|Gaia, by Genevieve Haven|
We put too much on our kids. That was my reaction when I read a recent eco-article in Orion magazine. The author lamented the lack of snow this last winter, but through her children’s eyes. She described how her children waited all winter to sled, the snow not coming until spring, but by then they were too discouraged to go out.
I wanted to shout at her, Get a Grip! Tell your kids to get out there! You’ve been waiting all winter for this! Do you think Mother Earth schedules for your sledding pleasure? And go with them! Throw a snowball! Make an angel!
|Getting to know grass|
But our children are just arriving. You can’t grieve for what you do not know. Their task is not activism but getting to know Her. Even in Her moods, she is stunningly beautiful and powerful. The carpenter bees still visit the hummingbird sage; the monarch, the milkweed; the honey bees, so much more promiscuous, seemingly everything in bloom. The sunrise still scoots across the sky with the seasons and if you can find a dark enough spot, the stars still tell stories.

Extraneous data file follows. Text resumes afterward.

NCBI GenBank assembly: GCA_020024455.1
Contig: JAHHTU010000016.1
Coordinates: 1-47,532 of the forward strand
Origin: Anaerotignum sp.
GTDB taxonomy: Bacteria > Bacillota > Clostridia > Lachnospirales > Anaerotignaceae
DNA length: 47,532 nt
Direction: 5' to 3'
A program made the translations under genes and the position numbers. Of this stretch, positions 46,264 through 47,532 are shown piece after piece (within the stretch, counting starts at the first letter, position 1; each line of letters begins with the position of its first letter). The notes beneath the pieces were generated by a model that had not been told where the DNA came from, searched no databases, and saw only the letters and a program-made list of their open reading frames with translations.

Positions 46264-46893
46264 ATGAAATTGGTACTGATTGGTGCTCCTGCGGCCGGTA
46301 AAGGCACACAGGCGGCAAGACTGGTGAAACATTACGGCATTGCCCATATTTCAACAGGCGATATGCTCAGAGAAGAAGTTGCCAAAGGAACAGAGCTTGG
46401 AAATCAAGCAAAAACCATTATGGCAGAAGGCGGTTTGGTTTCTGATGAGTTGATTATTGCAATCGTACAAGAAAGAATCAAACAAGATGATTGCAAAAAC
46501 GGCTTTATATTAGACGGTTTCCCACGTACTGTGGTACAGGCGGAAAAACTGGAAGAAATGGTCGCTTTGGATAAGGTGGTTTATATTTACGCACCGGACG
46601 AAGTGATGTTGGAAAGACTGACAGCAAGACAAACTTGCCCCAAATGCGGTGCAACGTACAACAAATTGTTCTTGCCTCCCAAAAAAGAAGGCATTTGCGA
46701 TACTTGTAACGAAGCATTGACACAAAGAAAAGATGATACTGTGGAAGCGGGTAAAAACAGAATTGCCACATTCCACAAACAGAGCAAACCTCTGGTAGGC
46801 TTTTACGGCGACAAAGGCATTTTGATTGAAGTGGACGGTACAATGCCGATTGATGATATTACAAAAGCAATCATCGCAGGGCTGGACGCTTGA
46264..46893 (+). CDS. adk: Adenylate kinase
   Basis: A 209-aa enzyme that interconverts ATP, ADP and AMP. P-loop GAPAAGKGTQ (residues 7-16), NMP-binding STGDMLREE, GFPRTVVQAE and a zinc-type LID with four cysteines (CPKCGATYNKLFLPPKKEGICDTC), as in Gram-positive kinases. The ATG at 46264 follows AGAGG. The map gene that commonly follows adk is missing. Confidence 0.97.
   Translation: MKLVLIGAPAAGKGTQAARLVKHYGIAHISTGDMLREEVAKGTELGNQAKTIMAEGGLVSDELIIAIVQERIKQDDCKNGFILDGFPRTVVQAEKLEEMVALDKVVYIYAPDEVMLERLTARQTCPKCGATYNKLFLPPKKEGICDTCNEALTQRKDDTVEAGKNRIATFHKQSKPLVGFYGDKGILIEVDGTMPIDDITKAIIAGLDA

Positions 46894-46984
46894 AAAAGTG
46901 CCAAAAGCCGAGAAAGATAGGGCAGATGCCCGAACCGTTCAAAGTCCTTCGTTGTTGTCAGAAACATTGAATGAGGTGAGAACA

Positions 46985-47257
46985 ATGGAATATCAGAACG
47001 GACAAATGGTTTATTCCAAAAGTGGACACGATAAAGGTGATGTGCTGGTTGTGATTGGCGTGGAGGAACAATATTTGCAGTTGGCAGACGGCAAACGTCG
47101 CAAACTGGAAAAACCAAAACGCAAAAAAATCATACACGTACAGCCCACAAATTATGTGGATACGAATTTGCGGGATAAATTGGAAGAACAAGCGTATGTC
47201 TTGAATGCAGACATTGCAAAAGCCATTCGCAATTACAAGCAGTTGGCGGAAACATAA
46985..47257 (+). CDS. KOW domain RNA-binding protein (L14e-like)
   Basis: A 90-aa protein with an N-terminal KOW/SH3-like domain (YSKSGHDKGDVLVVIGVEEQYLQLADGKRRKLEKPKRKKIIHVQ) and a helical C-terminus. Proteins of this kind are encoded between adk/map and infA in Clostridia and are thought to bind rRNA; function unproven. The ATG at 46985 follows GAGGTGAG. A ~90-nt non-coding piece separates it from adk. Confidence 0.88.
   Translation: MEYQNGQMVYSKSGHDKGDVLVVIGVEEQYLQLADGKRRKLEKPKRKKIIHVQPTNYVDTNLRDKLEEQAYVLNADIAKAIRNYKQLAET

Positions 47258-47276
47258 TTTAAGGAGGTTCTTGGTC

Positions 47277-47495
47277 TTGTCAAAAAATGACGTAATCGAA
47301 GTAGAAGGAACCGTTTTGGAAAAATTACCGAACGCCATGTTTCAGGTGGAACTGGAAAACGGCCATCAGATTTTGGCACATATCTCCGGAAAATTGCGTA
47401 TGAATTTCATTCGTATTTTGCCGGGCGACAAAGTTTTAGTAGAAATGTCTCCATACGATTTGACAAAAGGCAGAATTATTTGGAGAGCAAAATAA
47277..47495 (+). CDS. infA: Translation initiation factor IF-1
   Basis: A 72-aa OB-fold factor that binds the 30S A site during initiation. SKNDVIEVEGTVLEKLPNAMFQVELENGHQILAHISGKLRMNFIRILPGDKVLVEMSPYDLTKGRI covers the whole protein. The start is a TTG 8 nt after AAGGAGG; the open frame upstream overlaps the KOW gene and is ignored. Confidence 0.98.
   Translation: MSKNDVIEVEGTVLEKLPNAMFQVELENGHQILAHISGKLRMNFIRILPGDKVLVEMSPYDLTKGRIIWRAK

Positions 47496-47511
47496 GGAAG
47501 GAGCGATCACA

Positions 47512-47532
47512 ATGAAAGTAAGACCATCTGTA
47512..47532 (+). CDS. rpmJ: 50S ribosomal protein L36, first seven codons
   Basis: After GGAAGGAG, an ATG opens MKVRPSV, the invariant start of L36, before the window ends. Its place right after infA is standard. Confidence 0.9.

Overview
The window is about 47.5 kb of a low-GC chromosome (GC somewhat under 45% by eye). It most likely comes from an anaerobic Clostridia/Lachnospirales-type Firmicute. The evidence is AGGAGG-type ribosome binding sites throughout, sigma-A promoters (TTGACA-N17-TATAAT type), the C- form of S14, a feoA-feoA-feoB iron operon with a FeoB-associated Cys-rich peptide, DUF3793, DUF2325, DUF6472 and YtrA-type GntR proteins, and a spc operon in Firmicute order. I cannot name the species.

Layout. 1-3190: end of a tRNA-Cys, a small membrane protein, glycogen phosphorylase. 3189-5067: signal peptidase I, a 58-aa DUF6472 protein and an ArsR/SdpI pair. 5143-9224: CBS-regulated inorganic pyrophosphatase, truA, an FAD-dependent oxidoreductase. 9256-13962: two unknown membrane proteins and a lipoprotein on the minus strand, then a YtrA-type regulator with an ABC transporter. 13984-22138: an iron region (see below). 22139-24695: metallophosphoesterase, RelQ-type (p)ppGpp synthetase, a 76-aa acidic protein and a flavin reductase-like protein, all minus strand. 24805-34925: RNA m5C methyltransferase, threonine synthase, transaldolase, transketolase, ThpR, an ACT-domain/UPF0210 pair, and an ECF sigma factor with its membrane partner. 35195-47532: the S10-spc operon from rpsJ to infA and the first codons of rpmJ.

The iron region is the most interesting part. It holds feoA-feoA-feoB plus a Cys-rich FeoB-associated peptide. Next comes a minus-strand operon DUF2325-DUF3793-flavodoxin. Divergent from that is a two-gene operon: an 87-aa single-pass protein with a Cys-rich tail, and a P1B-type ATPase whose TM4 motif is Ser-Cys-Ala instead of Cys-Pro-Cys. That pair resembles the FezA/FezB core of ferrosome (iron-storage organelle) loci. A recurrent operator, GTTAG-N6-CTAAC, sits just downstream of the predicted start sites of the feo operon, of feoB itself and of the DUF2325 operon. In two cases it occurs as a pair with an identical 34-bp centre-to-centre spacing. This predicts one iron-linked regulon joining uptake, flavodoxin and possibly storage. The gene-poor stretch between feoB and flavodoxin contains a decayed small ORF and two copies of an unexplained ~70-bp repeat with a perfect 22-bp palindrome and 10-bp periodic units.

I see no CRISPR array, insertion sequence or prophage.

Children love to observe, and even more so when they have company in learning the interrelationships. They need dirt to dig in and little creeks in which to wade. Let them explore the Kingdom of Grass.
One of the most important things we can do for Mother Earth, and for our children, is to enjoy Her, not in an exploitative but related fashion. Studies are suggesting that this needs to happen before age 12, or bonding with the Earth may not happen. She is not here for our use, whether that be strip mining— or sledding (it’s the attitude). We are part of the web of life of which Mother Earth is also part. Teaching our children to be recognize their part in this web, observant and respectful, is important.
Later when they get older, having had their own experiences of grass, dirt, and water, they may well have developed practices that serve life. Then may they too become activists, as I hope many of us adults are, and may that activism be of the heart.